NLP is not a science and anyone dumb enough, and this counts double for NLP trainers, to claim that NLP is scientific, is only making NLP into a pseudoscience. The best we, the NLP community, can do is do protoscientific research into how good NLP works. Nevertheless, it is important that NLP trainers never contradict the findings of NLP. Nor do the opposite and make all kinds of pseudoscientific claims that supposedly support NLP.
Apparent toleration. – You speak fair words about science, but! – I see behind your toleration of science! In a corner of your heart you believe, all this notwithstanding, that you do not need it, that you are being magnanimous in according it recognition, in being indeed its advocate, especially since science does not exhibit the same magnanimity in regard to your views on life. Do you realize that you have no right whatever to this exercise of toleration? that this gracious demeanor is a cruder insult to science than the open mockery of it which some arrogant priest or artist permits himself? You lack the strict conscience for what is true and actual, it does not torment you to find science in conflict with your feelings, you do not know a greedy longing for knowledge as a law ruling over you, you do not feel it as a duty to desire to be present as a witness wherever knowledge is present and to let nothing already known escape again. You do not know that which you treat so tolerantly! And it is only because you do not know it that you are able to adopt so gracious a demeanor! You, precisely you would glare in bitter and fanatical hostility if science should ever look you straight in the face with its eyes! – What do we care, then, if you practice toleration – towards a phantom! and not even towards us! And what do we matter!
Daybreak paragraph 270
It is very important that a NLP practitioner is able to listen and see very well. When you work with other people in the way they tell you about their problem linguistically in most cases they also tell you what the solution is. At the same time there are many unconscious movement in their physiology that give away a lot more information about what is the case.
I put forward at once — lest I break with my style, which is affirmative and deals with contradiction and criticism only as a means, only involuntarily — the three tasks for which educators are required. One must learn to see, one must learn to think, one must learn to speak and write: the goal in all three is a noble culture. Learning to see — accustoming the eye to calmness, to patience, to letting things come up to it; postponing judgment, learning to go around and grasp each individual case from all sides. That is the first preliminary schooling for spirituality: not to react at once to a stimulus, but to gain control of all the inhibiting, excluding instincts. Learning to see, as I understand it, is almost what, unphilosophically speaking, is called a strong will: the essential feature is precisely not to “will” — to be able to suspend decision. All unspirituality, all vulgar commonness, depend on the inability to resist a stimulus: one must react, one follows every impulse. In many cases, such a compulsion is already pathology, decline, a symptom of exhaustion — almost everything that unphilosophical crudity designates with the word “vice” is merely this physiological inability not to react. A practical application of having learned to see: as a learner, one will have become altogether slow, mistrustful, recalcitrant. One will let strange, new things of every kind come up to oneself, inspecting them with hostile calm and withdrawing one’s hand. To have all doors standing open, to lie servilely on one’s stomach before every little fact, always to be prepared for the leap of putting oneself into the place of, or of plunging into, others and other things — in short, the famous modern “objectivity” — is bad taste, is ignoble par excellence.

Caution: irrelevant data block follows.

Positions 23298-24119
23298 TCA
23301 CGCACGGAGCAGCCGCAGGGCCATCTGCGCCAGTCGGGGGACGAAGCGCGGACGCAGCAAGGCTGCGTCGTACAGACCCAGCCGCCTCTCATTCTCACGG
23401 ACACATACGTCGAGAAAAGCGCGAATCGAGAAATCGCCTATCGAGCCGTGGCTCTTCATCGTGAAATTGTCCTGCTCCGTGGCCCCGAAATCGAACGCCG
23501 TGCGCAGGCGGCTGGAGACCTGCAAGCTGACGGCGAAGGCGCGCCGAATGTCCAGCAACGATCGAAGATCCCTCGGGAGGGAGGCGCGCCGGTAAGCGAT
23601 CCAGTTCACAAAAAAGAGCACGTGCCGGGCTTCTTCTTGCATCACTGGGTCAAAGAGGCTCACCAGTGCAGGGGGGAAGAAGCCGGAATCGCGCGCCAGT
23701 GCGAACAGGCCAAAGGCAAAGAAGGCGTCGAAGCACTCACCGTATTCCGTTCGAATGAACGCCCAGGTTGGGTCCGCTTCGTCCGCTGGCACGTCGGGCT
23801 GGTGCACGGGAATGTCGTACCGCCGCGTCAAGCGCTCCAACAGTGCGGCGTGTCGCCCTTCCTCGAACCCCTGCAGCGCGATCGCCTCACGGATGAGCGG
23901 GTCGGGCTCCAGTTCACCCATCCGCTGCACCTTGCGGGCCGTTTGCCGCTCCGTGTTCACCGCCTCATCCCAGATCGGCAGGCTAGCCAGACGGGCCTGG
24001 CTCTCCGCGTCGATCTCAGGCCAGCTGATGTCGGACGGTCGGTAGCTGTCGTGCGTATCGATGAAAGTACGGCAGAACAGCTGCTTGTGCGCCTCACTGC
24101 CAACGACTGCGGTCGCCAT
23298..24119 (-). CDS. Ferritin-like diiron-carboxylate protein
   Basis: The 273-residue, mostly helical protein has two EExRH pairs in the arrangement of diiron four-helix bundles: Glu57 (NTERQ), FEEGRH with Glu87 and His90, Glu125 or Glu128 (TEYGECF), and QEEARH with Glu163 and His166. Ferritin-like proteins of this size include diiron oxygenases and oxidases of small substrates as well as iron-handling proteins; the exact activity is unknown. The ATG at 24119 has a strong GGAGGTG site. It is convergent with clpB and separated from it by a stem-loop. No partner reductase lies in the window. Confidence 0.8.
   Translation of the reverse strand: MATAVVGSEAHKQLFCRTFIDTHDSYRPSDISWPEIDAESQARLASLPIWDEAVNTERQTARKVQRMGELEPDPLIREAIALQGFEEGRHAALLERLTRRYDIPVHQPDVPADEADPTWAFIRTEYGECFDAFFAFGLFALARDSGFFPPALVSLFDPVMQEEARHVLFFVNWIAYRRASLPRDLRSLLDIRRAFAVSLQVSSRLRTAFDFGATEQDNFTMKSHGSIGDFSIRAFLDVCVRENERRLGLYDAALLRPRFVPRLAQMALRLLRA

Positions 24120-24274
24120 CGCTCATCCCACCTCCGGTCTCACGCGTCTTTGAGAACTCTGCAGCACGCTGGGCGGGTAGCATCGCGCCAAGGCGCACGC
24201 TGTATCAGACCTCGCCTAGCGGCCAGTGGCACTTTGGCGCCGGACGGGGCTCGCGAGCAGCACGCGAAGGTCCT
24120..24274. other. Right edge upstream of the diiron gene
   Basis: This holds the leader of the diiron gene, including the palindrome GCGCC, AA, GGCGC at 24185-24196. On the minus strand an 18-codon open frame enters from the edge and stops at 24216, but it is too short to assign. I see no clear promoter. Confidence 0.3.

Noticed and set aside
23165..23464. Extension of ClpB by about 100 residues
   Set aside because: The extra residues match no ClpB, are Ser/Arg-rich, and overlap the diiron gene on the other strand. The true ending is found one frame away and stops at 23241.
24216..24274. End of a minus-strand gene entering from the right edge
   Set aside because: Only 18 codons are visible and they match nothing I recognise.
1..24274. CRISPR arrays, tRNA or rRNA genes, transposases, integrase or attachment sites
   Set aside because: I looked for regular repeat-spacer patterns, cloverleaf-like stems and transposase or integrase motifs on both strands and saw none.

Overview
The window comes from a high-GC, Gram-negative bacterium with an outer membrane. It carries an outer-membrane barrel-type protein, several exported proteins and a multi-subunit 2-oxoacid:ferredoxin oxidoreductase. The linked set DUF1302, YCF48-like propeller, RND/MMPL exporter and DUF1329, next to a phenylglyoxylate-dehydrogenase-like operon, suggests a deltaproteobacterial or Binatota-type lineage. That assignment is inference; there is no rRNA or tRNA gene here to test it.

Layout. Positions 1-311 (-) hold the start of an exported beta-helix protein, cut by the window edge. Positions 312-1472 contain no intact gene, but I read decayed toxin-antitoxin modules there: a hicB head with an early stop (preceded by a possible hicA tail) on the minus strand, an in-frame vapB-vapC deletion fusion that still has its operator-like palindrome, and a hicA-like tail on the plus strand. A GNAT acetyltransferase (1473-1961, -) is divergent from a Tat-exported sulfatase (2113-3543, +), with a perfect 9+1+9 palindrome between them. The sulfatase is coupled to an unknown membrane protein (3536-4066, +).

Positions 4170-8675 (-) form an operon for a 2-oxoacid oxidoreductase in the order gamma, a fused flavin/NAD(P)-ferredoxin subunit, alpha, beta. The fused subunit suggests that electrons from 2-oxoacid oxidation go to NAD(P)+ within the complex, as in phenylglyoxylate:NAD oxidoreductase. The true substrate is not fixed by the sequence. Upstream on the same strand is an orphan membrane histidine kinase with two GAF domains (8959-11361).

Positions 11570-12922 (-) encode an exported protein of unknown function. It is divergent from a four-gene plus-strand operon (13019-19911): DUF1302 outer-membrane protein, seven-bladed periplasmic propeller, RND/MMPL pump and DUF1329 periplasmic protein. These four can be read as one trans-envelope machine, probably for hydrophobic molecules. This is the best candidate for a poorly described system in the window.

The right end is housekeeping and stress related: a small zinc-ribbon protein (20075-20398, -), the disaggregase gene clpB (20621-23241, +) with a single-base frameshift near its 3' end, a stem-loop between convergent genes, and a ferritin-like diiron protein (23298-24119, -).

Twilight of the Idols, What The Germans Lack, paragraph 6
NLP is inherently anti-systemic. If you ever find a NLP system it is wrong.
There are schematic minds, who hold a complex of thought to be truer if it can be inscribed into schemata or tables of categories drawn up beforehand. The self-deceptions in this field are countless: almost all great ‘systems’ are among them. The fundamental prejudice is, though, that it is inherent to the true being of things to be ordered, easy to survey, systematic; conversely, that disorder, chaos, the unpredictable can only make its appearance in a world that is false or incompletely known – in short, that it is an error – which is a moral prejudice, drawn from the fact that the truthful, reliable human being is a man of order, of maxims, and all in all tends to be something predictable and pedantic. And yet it cannot be demonstrated at all that the in-themselves of things follows this recipe for the model civil servant.
Notebook 40, August – September 1885 paragraph 9